I dont know why some Indians are angry about ur comments about sachin, because when sachin was walking off, indian commentators were saying that Indian players are more worry about there safety then saving game.not only sachin but everyone was so eager leave the field, i dont know why, WE WILL MISS U SHOAIB U MADE US PROUD, AND STAYED HONEST TO PAK. THATS ALL WE CARE ABOUT;

  • on October 9, 2011, 13:09 GMT

    Keep waiting shoaib, one day someone will break your record and u will b no longer a speedstar. People remember you coz of your speed not of your performance.

  • on October 9, 2011, 13:02 GMT

    I am surely going to chip in Rs-499 to get me my copy of the book. :D:D he was great to watch, and surely he will be great to read as well. A pure entertainer on and off the field :D

  • smudgeon on October 9, 2011, 9:57 GMT

    it's a great shame that ego & poor decisions curtailed his career, he was a real livewire. I wouldn't mind giving this a read though, I don't think i could stand reading a cricket bio that was all about ball-by-ball analysis & field placings. more interesting to get an idea of the man himself.

  • wasim_007 on October 9, 2011, 4:30 GMT

    Very good review, I have read the book and can't not stop it reading....the book is from heart and I would appeal to Indians to read the book...he has said nothing wrong...about anyone....we love your lightening speed...Cricket is live only because of Fast Bowler...otherwise the batsman would hit every ball by stepping out from the crease...only Fast bowler have kept them in shell....I would suggest and request to ICC to create lively pitch then you can judge the quality of batsman...Long live SHOAIB AKHTAR...Long Live SHAHID AFRIDI....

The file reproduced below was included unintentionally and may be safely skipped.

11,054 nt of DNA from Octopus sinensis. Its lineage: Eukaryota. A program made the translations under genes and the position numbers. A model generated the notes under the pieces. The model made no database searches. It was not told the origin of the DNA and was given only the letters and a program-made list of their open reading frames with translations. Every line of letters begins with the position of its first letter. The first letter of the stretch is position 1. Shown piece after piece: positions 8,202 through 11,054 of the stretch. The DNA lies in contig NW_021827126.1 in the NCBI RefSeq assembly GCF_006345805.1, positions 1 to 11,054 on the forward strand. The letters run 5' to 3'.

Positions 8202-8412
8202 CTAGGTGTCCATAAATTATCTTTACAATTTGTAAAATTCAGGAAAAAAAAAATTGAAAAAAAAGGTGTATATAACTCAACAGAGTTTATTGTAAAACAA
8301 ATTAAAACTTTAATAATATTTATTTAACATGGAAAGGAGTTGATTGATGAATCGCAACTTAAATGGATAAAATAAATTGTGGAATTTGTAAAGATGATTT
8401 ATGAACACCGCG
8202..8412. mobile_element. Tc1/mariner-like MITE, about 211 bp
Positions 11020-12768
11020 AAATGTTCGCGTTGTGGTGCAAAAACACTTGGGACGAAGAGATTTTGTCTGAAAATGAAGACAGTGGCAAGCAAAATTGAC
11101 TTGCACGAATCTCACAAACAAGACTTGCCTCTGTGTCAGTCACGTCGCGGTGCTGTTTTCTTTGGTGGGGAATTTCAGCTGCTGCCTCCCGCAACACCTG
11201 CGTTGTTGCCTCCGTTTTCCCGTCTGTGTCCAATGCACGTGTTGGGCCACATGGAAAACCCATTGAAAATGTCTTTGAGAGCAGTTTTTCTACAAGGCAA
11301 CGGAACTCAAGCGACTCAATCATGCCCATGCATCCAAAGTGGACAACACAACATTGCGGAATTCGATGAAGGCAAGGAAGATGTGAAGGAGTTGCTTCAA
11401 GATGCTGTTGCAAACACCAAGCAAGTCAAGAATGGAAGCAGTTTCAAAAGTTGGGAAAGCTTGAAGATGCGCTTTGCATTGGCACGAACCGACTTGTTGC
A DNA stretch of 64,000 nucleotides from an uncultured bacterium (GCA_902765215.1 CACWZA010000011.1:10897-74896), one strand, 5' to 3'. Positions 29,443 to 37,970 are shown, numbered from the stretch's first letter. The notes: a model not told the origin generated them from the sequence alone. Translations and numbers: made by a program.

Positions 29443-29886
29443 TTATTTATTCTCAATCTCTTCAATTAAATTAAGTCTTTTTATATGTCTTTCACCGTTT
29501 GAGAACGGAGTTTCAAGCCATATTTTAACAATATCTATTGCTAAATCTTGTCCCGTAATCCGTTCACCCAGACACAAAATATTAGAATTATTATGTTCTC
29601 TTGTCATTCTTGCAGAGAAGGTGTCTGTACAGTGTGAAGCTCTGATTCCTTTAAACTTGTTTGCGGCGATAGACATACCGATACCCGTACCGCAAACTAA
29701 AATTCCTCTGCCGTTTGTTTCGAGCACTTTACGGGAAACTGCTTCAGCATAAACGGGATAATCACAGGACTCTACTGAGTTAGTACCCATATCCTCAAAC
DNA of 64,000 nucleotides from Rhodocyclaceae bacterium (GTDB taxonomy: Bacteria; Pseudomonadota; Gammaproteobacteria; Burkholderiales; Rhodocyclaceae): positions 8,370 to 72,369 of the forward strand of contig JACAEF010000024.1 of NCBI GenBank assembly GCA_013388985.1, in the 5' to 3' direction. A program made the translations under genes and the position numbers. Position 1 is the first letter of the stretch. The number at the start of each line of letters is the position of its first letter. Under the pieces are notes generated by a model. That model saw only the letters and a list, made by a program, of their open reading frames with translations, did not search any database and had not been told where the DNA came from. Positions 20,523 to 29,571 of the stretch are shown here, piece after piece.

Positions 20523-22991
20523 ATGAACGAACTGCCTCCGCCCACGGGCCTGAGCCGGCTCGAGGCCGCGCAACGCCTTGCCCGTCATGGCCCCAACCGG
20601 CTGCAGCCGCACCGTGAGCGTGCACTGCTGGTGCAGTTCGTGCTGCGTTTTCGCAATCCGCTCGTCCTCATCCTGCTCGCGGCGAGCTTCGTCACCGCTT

• Masking_Tape on October 9, 2011, 2:43 GMT

    A bad-boy of cricket, that cricket badly needed. Ya, ya, cricket is a gentlemen's game, BLAH! Boring! We have enough nice (aka dull) guys in cricket. He was good for the crowd. He took the the batsmen along with the crowd right behind him.

    Now we are in need of a bad-boy again. Who has the guts to do what he did? Show up!

  • on October 9, 2011, 2:32 GMT

    I have read his book and the hero that I had adored for over a decade made good. Excellent review Saad!!! Shoaib, have a great retirement.

  • Desihungama on October 8, 2011, 23:54 GMT

    He made the audience feel as if it's them gunning at full speed to the opponent. 106kmp is a damn fast ball. Why don't you ask a man stand there and throw a rock at you at 100 Miles per Hour.

  • Rakim on October 8, 2011, 22:45 GMT

    Hate it or love it, this guy is legend for many. And he has a right to say his opinion about others. If you don't like this opinion, then it's your problem. Whole cricket world always remember you Shoaib, in a unique way. Wish you best of luck ;)

  • IPSY on October 8, 2011, 21:36 GMT